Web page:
Review Summary: Is that the kitchen sink flying in as well?...8 of 9 thought this review was well written
Progressive Death Metal is a muddled genre. It has come to the point where any death metal band that throws in an acoustic passage or clean vocals is labeled "Progressive." If that isn't the case and a "death" metal band actually does contain many progressive elements, and use them effectively, oftentimes they forget to bring the death metal portion to the dinner table. Augury is a band, hailing from Canada of course, that manages to blend progressive elements into a definite death metal smoothie. The result is Concealed
, a Progressive, technical death metal album that is nothing short of brilliant. Every moment brings something fresh and interesting to the table. Doom, death, black, thrash, and folk metal elements can all be found in this amazingly powerful, refreshing beverage.
Vocally, this album is one of the most versatile albums around. The vocals are a contrast between brutal and beautiful. On the brutal side is lead vocalist, Patrick Loisel. His growls are guttural gurgles, his screams have that black-metal twang that feels just right, and his cleans, which are either Hetfield-esque yells that have just the right amount of melodic appeal or his clean, soft vocals, are super. Then there is the beautiful, Arianne Fleury. She has two styles, which provide a perfect compliment to Loisel, though her more operatic vocals are a tad less than amazing, her singing is surprisingly pleasant (at least to this reviewer) and more than makes up for it. Both vocalists keep the listener's on his or her toes throughout, always keeping things fresh.
The true nature of this beast is it's combining of each of its elements into one powerful package. The technical guitar work never feels like it's being technical for the sake of it. It manages to incorporate an "old-school" death metal feel while also throwing in a lot of jazz influenced panache. The crisp and clean guitars also add that necessary melodic factor. The drumming is blast-beat laden ferocity that can be blazingly fast, but is willing to relent when necessary. Then there's the 6-string. The bass is fantastic, both when shining in fills at the forefront, or when blending perfectly with the melodic nature of the music. It's audibility is superb, easily discernible throughout the album. In that same vein, the production of this album is outstanding in every aspect, making the layers and layers of sound created mind-blowing.
The progressive and risk-taking nature of this album puts it ahead of the other Progressive-Death Metal phony baloneys. Take "In Russian Dolls Universes." Beginning with the operatic female vocals, Loisel soon enters and delivers his most brutal lines of the album, this soon segues into a crisp, quick guitar solo which then ushers in the best vocals Fleury delivers on the album, backed by a peaceful section of cymbal tapping and clean guitar, which soon becomes a shiver inducing return to heaviness. Finally, another solo ends the track. So much happens in a short period of time yet everything feels perfectly-placed. Each song has its own outstanding moment. The opening of "Cosmic Migration," the rhythm assault stop/start conclusion of "Nocebo," the shred-fest ending of "Becoming God" and the entirety of the magnificent closer "...As Sea Devours Land." All of these amazing parts add that little extra wow-factor to the already magnificent meat and potatoes work of each track.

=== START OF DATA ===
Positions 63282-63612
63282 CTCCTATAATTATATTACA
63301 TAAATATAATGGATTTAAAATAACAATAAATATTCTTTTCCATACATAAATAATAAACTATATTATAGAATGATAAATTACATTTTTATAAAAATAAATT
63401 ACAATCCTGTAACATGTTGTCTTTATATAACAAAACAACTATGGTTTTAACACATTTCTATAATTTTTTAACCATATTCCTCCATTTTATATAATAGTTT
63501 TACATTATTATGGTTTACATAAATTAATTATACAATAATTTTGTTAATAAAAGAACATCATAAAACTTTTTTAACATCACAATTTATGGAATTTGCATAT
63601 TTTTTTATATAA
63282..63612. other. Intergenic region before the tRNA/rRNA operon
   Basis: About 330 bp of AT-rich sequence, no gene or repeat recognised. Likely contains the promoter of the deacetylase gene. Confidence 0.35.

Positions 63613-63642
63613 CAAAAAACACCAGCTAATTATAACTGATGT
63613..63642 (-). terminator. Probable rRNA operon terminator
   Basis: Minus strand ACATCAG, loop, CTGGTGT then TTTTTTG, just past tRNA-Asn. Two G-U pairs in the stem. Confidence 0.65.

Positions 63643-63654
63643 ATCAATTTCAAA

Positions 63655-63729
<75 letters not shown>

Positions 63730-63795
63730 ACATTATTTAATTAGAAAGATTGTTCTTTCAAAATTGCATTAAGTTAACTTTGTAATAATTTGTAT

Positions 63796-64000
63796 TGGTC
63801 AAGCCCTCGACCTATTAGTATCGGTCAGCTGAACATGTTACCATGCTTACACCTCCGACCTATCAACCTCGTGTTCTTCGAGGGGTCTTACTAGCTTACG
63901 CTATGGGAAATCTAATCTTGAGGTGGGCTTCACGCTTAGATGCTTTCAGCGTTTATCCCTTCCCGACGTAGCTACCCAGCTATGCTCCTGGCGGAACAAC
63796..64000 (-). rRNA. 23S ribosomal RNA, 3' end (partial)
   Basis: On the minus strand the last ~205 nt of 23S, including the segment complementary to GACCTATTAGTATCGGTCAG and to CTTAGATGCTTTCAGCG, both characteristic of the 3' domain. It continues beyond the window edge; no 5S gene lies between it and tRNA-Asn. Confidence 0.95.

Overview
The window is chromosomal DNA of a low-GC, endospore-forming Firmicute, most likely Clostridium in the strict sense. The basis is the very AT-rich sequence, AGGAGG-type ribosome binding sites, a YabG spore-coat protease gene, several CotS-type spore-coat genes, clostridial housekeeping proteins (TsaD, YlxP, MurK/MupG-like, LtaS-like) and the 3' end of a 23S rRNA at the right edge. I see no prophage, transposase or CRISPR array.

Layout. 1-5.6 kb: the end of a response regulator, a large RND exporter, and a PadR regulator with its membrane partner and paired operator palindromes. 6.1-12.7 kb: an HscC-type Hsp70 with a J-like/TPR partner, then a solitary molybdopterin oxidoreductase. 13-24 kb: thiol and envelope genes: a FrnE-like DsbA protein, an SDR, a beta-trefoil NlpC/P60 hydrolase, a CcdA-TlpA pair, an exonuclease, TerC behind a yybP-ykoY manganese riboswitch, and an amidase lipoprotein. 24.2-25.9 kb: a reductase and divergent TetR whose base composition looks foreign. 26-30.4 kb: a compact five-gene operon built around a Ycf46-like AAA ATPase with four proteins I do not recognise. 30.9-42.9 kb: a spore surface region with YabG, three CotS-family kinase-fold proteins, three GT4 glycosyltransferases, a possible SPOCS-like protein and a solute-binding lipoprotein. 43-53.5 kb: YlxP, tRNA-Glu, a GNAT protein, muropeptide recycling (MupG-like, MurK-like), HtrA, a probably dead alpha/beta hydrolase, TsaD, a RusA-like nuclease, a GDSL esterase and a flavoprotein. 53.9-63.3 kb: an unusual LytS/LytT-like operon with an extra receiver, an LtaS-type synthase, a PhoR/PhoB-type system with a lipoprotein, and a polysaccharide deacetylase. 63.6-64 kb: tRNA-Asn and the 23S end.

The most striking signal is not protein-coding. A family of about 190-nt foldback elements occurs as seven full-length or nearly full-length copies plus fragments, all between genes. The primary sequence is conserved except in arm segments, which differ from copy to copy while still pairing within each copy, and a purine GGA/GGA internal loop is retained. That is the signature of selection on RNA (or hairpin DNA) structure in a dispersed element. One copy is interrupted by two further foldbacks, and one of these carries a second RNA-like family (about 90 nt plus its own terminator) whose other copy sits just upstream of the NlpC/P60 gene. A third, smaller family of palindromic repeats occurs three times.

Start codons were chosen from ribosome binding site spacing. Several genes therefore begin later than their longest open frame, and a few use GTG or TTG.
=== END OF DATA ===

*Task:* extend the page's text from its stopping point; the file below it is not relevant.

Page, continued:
The counter-attack to the death metal onslaught comes in the form of clean and acoustic sections. On most Prog-Death Metal albums, the acoustic parts are like that guest who comes to the party and doesn't leave til 4 when everyone else was gone by 2. Even if it's enjoyable sometimes, a guest staying too long too much will become annoying. The first seven tracks have short acoustic sections here and there, that seemingly come out of nowhere, yet are transitioned into subtly, yet surprisingly well, and transitioned out of in usually brutal fashion. "The Lair of Purity" ushers in the more acoustically driven part of the album along with the interlude "From Eden Estranged..." Both, however, never get tedious and just when they are about to, WHAM!, a heavy barn burning part comes in to change things up. Augury knows how to use their clean sections, much like they do everything else, extremely well, and do so throughout the album
is a Prog-Death Metal achievement. Combining so many influences and ideas, the album manages to amaze at every level, while managing to never overwhelm. Augury throws everything at the listener, but in a way that remains both captivating and well-done. It demands the listener's attention at every moment and is both legitimately progressive and legitimately death metal. It is truly something to behold.
In Russian Dolls Universes
...As Sea Devours Land